The Use and Mis-use of Round Corrals in the Horse Training
a Horse Training Article by Pat Parelli
Round corrals are like a double-edged sword. A round corral can be a great place for horse training, but also to teach people how to be savvy.
The challenge has always been knowing how to have polite and passive persistence in the proper position. In the round corral, it’s easy for the human to be out of position by only a few inches. And by being out of position, they’re pushing buttons on the horse they don’t even know exist.
This is why we don’t start with the round corral. The On-Line skills we give people on a 12-Foot Line and a 22-Foot Line teaches them where to be, when to be, why to be, and what to do when they get there.
Where people often go wrong with the round corral is letting the horse go around and around and around in a circle until he either quits running and faces them, or using the round corral to exercise the excess energy out of the horse. What I try to get people to understand is that if you exercise only the body, the mind will go to pot. However, if you exercise the mind and emotions, the body will follow.
That’s where the Seven Games come in. By playing the Seven Games with a horse, rather than just running him around in a circle, what happens is that the horse starts tuning in to the human. The secret is to use the round corral as a safety net so that the horse learns the principles of a classroom and how to interact with the human seven different ways.
Basically, by just running the horse around in a circle, it becomes merely a physical act of getting rid of energy. One of the analogies I like to use is that if you took a bottle of milk with about three inches of cream on top, and if you wanted just the milk, the first thing you would do would be to pour the cream on the ground (not even in a bowl so the cats can drink it). You’d just waste the cream. That’s what a lot of people do; they waste the pent-up energy that horses have when they’re ready to play.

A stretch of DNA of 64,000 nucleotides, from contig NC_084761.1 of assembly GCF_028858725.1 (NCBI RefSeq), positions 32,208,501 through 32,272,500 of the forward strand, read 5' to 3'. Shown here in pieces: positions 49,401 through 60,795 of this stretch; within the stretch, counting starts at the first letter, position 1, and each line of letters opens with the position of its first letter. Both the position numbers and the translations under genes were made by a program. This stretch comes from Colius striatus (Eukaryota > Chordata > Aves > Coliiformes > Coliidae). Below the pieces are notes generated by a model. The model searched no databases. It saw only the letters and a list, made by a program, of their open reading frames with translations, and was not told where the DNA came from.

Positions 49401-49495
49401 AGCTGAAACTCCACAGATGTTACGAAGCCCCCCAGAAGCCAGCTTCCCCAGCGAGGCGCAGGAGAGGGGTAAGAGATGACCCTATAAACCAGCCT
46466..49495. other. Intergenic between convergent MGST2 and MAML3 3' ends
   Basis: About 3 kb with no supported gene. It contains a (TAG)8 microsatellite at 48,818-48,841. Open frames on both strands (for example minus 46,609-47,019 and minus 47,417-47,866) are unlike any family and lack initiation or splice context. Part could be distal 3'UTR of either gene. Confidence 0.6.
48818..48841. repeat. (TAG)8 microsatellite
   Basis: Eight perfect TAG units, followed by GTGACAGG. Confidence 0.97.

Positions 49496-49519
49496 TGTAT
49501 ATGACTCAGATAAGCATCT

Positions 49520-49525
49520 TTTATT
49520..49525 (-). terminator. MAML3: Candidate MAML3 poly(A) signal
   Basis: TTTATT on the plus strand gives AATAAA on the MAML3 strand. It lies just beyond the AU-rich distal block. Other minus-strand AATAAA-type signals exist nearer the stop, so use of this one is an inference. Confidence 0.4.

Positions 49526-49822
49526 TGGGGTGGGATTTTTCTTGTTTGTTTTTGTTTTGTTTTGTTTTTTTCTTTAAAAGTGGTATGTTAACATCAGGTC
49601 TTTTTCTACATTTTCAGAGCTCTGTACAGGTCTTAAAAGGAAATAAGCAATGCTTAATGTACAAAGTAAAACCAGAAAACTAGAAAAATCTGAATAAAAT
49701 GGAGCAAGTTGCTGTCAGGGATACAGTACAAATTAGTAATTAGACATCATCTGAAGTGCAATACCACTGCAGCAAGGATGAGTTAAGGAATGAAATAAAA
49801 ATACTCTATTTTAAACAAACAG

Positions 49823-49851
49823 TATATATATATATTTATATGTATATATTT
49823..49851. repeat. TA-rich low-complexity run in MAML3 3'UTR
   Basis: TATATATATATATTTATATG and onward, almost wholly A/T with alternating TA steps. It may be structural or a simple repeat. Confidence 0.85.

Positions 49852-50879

I prefer to use that energy (the cream) by playing the Seven Games — which to me is like saying to a kid: go out and run ten laps, play basketball, dodgeball, volleyball or hopscotch. This gives kids on a playground something constructive to do. When they’ve got excess energy, take that energy and concentrate on these things rather than trying to get a kid full of corn flakes to sit still!
It’s the same way with horses. When they have that exuberant energy, teach them to concentrate on you mentally, emotionally and physically. Use the Seven Games. Don’t abuse the round corral, which can be a very good tool, by just running a horse around until he gives in or becomes exhausted.
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